I’ve always loved the word palimpsest. It’s kind of a show-off word – you can’t really throw it casually into a conversation; although I once used it, with a bit of trepidation, in a newspaper column. It’s the way I think about celebrations on top of celebrations, like the first two days of February, which are so complicated I have to start talking about St. Brigid’s Eve today.
Now I see there’s an even better word, even more obscure: syncretism. Syncretism takes the old, pagan stuff, fuses it with Christian stuff, and calls it a feast day. So Brighid was a Celtic goddess of healing, associated with the elements of water and fire. On February 1, 453 AD (when the Christians were in need of quite a few converts), a saintly daughter was born to a man who was told, in a vision, to name her after the goddess. St. Brigit, in addition to healing a lot of people, went on to become Ireland’s first nun, starting a convent at Kildare where a well (water) and a perpetual flame (fire) were dedicated to her.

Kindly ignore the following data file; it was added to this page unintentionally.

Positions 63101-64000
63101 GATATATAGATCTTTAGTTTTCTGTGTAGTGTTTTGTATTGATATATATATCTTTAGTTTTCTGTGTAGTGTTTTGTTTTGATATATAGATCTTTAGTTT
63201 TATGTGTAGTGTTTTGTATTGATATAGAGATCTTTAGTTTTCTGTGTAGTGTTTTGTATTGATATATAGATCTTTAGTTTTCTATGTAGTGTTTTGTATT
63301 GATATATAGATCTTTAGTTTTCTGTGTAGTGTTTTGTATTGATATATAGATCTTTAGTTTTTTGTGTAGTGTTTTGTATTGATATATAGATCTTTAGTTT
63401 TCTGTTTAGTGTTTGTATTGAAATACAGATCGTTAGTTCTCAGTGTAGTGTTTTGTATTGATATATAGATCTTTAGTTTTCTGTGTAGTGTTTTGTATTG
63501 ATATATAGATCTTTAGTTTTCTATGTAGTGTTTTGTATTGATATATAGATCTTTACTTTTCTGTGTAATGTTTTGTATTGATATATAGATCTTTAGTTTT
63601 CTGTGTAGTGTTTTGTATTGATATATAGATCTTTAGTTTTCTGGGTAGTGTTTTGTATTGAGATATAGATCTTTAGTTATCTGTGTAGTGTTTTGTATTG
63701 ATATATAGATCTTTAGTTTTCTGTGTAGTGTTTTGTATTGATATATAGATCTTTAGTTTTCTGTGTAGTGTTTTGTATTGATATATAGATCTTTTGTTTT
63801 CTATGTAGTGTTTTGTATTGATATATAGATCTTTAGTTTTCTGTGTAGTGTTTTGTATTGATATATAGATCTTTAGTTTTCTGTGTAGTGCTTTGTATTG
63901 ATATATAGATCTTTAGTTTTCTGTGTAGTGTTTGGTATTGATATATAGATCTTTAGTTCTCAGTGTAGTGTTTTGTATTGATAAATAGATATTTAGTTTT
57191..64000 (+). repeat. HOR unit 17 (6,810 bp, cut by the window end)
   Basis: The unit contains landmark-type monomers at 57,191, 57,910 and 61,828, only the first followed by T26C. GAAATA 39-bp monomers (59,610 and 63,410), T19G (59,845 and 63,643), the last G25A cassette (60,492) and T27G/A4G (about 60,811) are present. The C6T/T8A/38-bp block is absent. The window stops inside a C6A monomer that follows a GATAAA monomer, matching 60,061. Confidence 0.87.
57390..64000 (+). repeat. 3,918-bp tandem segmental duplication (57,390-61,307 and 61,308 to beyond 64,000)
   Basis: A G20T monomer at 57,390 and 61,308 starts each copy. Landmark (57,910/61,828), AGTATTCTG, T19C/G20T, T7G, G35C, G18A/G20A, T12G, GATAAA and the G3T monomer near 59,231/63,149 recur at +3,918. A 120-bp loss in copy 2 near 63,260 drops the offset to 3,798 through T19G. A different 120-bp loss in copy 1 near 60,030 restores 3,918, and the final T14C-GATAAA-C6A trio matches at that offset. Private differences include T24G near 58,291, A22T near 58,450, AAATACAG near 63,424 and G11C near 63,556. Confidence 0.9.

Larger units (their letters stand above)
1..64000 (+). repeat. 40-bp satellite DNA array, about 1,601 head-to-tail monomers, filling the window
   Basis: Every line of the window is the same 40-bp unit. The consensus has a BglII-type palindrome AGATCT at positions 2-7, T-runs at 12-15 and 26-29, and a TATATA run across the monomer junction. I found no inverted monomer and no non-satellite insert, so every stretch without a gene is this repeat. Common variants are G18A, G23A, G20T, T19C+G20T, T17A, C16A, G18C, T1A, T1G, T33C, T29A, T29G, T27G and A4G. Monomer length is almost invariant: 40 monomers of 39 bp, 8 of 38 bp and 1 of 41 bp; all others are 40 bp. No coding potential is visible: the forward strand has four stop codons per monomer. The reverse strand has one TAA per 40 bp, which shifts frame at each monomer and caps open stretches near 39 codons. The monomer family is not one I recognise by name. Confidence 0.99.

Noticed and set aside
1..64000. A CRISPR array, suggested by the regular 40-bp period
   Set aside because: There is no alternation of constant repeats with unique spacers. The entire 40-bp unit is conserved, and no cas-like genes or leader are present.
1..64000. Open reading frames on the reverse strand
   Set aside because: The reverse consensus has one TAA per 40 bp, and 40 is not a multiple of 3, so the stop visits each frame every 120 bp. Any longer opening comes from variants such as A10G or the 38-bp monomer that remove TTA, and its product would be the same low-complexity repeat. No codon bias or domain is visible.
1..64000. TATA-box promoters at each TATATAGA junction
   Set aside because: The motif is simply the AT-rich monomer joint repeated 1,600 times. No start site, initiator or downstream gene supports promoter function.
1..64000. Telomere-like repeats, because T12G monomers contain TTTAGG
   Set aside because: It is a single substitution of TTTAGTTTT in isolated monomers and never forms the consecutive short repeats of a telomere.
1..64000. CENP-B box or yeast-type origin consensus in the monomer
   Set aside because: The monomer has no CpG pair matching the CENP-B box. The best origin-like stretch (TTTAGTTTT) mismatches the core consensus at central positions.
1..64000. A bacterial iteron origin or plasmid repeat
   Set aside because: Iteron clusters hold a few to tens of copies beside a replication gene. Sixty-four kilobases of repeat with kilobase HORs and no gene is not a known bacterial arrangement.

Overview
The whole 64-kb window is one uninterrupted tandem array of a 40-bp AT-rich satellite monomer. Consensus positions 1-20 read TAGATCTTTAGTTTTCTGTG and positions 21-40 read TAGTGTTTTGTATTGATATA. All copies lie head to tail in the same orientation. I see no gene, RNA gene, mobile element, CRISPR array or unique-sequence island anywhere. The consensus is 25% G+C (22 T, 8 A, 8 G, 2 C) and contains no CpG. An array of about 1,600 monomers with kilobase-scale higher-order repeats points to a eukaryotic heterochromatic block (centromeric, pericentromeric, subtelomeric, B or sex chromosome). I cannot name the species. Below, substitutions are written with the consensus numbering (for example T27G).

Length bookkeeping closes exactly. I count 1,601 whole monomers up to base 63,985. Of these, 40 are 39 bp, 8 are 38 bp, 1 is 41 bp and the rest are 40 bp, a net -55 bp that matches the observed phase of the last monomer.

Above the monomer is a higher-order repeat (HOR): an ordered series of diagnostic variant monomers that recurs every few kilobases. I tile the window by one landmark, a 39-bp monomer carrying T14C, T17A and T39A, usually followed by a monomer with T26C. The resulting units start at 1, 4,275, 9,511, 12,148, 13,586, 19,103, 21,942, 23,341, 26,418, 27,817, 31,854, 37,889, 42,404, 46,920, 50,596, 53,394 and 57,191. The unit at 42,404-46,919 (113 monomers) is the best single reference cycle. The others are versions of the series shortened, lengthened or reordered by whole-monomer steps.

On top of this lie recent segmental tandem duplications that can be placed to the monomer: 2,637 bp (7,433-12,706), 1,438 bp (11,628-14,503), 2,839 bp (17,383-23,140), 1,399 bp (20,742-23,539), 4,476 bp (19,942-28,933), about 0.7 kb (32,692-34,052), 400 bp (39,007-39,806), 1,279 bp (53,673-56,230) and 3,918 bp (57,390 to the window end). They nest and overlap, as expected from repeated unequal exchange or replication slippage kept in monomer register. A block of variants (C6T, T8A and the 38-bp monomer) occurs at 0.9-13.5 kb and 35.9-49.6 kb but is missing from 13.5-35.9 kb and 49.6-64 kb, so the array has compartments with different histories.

St. Brigid roams the earth tonight. Place a silk ribbon on your windowsill, and she will give it healing powers; look for her mark in the fire ashes; and gather the morning frost to cure your headache (in case the ribbon didn’t work).